Soft bedding, room service and aromatherapy are just what you might need after a long day of work or travel. Perhaps some classical music to lull your senses and in the morning a gentle wake up call gives the day a proper start.

These amenities add up to a luxurious experience, but in this case the pampering is not for you. It’s for your pet.

Peggy Bernar is hoping to cash in on the multibillion dollar pet industry and on Jan. 12 opened The Spot, a doggie hotel, at one of the busiest intersections on Madison Street. To help promote her new business, Bernar hosted an open house over the weekend, welcoming pet owners and their pets.

“It’s something I’ve always wanted-to work for myself,” Bernar said while giving a tour of the renovated space at Circle and Madison. “I absolutely love dogs, not to the point where it’s creepy, but my dogs are my priority, along with my husband.”

Bernar is a Berwyn resident and comes to Forest Park by way of the Yuppie Puppy, a grooming outfit on Harlem in Oak Park. While working there, she said, her boss was regularly reminding Bernar to stop playing with the dogs long enough to groom them.

The accommodations at The Spot include several distinct rooms so that pets can mingle with dogs that are of a similar size. The storefront includes a finished basement where most of the dogs will play, but a first-floor room for older pets will save those aging dogs the trouble of navigating the stairs. The Spot will offer both doggie daycare-promoted as the lounge-and overnight boarding.

Karen Long McLeod is the editor in chief of Pet Age magazine, an industry publication headquartered in Chicago. The term “pet hotel” gained traction within the last decade as the trend of styling traditional kennels into homier, more luxurious settings caught on, she said. Pet owners have come to view their furry friends as members of the family, and are backing that sentiment with their spending.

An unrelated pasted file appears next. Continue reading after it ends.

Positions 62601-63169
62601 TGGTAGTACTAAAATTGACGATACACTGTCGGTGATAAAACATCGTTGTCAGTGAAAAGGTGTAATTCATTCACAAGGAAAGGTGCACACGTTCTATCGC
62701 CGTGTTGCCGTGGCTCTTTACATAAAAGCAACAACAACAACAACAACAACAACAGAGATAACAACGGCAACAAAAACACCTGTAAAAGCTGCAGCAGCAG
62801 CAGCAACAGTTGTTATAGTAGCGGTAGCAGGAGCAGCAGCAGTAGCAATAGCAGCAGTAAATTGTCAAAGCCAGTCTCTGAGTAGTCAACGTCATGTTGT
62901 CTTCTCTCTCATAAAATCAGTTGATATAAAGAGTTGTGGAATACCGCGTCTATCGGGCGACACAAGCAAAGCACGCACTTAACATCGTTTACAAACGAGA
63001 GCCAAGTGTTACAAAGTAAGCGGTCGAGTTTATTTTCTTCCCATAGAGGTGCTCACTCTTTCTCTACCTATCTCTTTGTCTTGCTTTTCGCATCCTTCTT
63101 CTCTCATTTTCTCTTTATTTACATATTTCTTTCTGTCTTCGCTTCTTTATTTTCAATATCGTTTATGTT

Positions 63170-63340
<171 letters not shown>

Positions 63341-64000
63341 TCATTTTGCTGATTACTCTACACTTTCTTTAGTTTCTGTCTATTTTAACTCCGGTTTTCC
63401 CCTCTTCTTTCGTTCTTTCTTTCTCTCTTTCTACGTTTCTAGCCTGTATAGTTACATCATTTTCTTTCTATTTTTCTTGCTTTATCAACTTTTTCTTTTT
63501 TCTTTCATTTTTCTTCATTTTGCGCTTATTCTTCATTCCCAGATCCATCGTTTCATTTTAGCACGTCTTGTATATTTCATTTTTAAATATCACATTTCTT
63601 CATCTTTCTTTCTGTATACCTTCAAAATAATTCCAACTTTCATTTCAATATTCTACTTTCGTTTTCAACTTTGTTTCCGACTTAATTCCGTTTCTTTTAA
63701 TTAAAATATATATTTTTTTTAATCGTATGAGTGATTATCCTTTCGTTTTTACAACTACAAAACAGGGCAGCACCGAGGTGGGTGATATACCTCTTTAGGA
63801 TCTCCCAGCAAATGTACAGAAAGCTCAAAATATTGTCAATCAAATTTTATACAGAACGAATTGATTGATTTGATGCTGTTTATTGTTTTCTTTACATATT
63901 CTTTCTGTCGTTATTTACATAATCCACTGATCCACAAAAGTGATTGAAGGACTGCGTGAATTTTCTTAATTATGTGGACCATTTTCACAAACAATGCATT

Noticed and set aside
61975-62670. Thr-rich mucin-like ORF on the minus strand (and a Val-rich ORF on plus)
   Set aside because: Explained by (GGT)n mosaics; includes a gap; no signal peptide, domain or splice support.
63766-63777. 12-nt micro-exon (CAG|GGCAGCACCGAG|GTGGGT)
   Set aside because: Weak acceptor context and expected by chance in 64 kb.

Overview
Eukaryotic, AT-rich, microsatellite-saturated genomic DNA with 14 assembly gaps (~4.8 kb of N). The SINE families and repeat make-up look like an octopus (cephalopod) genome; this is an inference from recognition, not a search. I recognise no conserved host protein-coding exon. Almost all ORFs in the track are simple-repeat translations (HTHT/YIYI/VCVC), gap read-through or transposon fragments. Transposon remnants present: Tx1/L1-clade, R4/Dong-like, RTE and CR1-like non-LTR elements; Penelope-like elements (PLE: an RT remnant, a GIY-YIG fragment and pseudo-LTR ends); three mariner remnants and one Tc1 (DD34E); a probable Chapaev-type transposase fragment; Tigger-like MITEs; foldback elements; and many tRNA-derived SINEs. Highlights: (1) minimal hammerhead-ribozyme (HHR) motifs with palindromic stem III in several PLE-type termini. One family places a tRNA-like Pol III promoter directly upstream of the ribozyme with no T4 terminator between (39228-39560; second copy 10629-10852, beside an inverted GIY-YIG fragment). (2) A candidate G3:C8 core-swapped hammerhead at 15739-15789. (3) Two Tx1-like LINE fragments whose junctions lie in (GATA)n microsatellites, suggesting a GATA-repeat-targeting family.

According to the American Pet Products Manufacturers Association, pet owners in 2007 spent more than $41.2 billion. More than two million pet owners have an insurance policy on their companions and by 2010 the association expects more than 5 percent of pet owners will carry a pet insurance card.

The frills offered by this new breed of boarders may not make much difference to pets, but Long McLeod said there are studies that show music can help calm an excitable dog.

“I think more of it is probably geared toward the owner who is making the decision about where to take their pets,” Long McLeod said.

The Pet Care Services Association in Colorado said the hotel industry for pets varies widely in terms of the types of services offered. Nicole Singleton is the marketing director for the group, and said she recently reviewed plans to construct a $20 million facility in California. Some offer an in-house staff of veterinarians, obedience training and grooming.

“Across the board, more and more, what we see is that it’s because of the demands of consumers that they’re required to offer additional services,” Singleton said.

The Spot emphasizes playtime so that pet owners are assured their dog will be tuckered out at the end of day. Bottled water is available, as are grooming services, nail trims, ear cleaning and even teeth cleaning.

To get in, pets must first pass a screening process that will determine whether the dog may act aggressively toward other pets. Such behavior won’t be allowed, said Bernar, and tennis balls will be the toy du jour in an effort to avoid possessive behavior.

The Spot is open seven days a week and can be visited online at